The updated Bolivia Poverty Report1 found that there has been some progress toward reducing urban poverty between 1976 and 1992. However, there has been little progress toward reducing rural poverty in Bolivia. Poverty is directly associated with a low level of education and is more common among the indigenous population. In rural areas—where it is estimated that about 95 percent of the population is poor—the poor are generally agricultural peasants or wage-earners who have limited landholdings and who lack access to credit and basic infrastructure. In urban areas, the poor are concentrated in the informal sector, particularly among domestics and nonremunerated family workers.
Incentive and Regulatory Framework
The report examines the level and allocation of social expenditures by the public sector and the resulting provision to the poor of social services and key safety net programs. It also analyzes some ways to expand the income earning opportunities of the poor through increasing productivity—more specifically, through increasing labor productivity and increasing the access of the poor to formal credit and land. The results of the report indicate that productivity is the major source of earnings differentials between genders and ethnic groups in all labor markets; hence, the recommendation is to invest in human development, especially for rural indigenous girls. The report also recommends modifications to specific legal and regulatory constraints in the credit and land markets that are currently limiting the earning opportunities of the poor.
The report finds that although there has been some improvement in social indicators over the last few years, the coverage and quality of key public services—education, health, and water and sanitation—remain inadequate as a result of both insufficient and inefficient allocation of public resources. Furthermore, it is found that public resources have usually not been directed toward the poor, with the rural population, indigenous peoples, and females suffering the most.
While Bolivia lacks a comprehensive social safety net program, there are a number of programs to reach the most vulnerable poor, including programs designed to address the specific needs of indigenous people and health and nutrition. Programs for women and children include the Plan Nacional para la Reducción Acelerada de la Mortalidad Materna, Perinatal y del Menor de Cinco Años (PLAN VIDA) and the Proyecto Integral de Desarrollo Infantil (PIDI). Established in 1990, the Fondo de Inversión Social (FIS) replaced the Fondo de Emergencia Social (ESF—created as a mechanism for cushioning the impact of the stabilization policies on the employment and income of the poorer groups of the population). Targeting the neediest communities in 80 priority provinces, the FIS focuses extensively on poverty alleviation through the development of education, health, and water supply and sanitation services.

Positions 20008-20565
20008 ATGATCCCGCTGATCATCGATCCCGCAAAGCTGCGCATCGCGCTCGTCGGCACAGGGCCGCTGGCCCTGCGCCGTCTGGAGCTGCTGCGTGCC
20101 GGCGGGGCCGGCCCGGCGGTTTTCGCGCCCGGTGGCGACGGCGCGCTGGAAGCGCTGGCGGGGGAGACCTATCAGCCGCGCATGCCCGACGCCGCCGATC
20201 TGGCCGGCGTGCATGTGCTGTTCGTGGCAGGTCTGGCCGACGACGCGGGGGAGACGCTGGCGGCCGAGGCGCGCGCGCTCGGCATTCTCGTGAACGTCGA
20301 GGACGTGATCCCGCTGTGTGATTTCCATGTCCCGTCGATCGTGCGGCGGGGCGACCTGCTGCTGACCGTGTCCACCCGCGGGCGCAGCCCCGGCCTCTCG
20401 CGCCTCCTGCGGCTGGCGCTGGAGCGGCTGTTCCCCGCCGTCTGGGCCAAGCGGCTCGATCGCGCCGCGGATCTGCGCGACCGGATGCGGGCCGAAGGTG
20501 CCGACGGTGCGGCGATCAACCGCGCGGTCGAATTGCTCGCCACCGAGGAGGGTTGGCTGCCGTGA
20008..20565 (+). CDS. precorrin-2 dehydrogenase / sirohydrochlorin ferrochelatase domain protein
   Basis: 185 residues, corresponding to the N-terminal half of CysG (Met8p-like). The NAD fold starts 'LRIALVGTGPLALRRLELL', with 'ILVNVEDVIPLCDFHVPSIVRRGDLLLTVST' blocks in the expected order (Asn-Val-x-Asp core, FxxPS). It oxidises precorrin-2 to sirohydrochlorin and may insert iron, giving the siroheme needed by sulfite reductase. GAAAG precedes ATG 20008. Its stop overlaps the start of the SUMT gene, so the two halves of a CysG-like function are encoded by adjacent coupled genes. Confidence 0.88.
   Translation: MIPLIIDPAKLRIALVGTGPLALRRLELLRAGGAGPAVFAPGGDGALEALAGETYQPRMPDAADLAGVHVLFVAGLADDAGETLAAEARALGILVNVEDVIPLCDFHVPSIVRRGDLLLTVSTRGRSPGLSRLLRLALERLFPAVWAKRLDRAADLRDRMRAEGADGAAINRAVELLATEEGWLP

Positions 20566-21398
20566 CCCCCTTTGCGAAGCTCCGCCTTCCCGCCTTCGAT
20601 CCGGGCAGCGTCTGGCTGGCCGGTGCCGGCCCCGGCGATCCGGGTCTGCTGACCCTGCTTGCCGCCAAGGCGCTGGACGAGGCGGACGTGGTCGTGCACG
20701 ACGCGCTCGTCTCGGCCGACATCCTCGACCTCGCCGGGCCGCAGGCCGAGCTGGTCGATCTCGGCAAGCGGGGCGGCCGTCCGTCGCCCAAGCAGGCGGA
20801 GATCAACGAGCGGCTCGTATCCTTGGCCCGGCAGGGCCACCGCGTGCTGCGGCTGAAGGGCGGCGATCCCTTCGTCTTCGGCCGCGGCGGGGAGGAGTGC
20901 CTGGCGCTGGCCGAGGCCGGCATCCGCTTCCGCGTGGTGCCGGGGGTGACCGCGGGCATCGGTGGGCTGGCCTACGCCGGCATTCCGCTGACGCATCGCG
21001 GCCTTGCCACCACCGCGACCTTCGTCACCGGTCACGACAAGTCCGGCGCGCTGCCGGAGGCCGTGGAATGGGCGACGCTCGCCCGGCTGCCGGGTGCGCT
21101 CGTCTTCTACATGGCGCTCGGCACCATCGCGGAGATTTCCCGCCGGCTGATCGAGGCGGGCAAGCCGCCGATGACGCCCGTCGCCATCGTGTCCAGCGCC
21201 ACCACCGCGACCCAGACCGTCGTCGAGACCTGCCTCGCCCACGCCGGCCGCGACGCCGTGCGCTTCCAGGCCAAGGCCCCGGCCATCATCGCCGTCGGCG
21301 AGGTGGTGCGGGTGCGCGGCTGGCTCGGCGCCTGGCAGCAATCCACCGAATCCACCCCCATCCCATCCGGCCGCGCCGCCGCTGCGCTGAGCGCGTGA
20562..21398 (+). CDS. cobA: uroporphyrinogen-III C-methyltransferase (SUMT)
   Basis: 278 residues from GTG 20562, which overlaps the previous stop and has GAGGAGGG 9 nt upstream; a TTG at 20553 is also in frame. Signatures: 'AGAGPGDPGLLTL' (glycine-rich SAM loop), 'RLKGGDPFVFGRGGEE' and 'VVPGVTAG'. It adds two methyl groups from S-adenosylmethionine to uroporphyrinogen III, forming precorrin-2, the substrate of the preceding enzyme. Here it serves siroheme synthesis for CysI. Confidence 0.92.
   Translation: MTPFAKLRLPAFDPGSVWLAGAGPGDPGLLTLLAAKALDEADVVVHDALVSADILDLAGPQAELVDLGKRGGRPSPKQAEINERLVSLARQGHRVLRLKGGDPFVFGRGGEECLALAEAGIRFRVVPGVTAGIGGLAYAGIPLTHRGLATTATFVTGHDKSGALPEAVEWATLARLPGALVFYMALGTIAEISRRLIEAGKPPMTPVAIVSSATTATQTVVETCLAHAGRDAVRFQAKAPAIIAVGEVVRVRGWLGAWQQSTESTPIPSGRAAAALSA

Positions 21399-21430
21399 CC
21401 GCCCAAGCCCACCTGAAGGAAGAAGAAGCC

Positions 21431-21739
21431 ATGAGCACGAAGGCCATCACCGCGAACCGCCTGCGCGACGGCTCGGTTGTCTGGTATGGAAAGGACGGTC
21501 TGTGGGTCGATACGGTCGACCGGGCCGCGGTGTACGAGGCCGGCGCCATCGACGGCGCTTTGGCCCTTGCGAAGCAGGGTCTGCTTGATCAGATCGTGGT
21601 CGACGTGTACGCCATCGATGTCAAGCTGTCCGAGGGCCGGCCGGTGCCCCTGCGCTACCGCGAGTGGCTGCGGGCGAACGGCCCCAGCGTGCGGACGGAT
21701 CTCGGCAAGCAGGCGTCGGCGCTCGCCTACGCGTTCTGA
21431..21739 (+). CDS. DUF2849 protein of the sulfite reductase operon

To accelerate poverty reduction, as part of the government's comprehensive strategy that includes sustainable rural development, the report recommends that there should be further emphasis on human development, specifically through: (i) continuing to reallocate more resources to primary education within the framework of the on-going education reform, giving particular attention to rural areas, and enrollment and attendance of girls; and (ii) finalizing a comprehensive basic health care strategy and then reallocating resources accordingly. In order to complement these efforts and further expand earning opportunities for the poor, the report recommends that the government also: (i) expand the types of properties, especially movables, that can be used as collateral for secured transactions; (ii) regularize the land property rights regime, within a reformed land policy framework; and (iii) improve key registries for property rights and credit.
While still weak, poverty data in Bolivia have improved since the time of the previous poverty report.2An updated poverty map was generated from the information collected in the national census carried out in 1992; hence, allowing for a comparison with the poverty map generated from the 1976 census. Bank support to the Instituto Nacional de Estadísticas (INE) has resulted in the carrying out of a Living Standards Measurement Survey (Encuesta Integrada de Hogares) on a fairly routine basis since 1989. Nevertheless, the information on rural areas—where the majority of the population is estimated to be in extreme poverty—is still limited in coverage. Building on complementary rural surveys carried out in recent years—including a limited rural household survey carried out in La Paz, Potosí, Cochabamba, and Oruro for this report—the characteristics of the rural poor—indigenous, smallholder farmers, agricultural workers, and limited education—have not changed.
1. Bolivia: Poverty, Equity and Income—Selected Policies for Expanding Earning Opportunities of the Poor, Report No. 15272-BO, February 1996.
2. Bolivia: Poverty Report, Report No. 8643-BO, October 1990.
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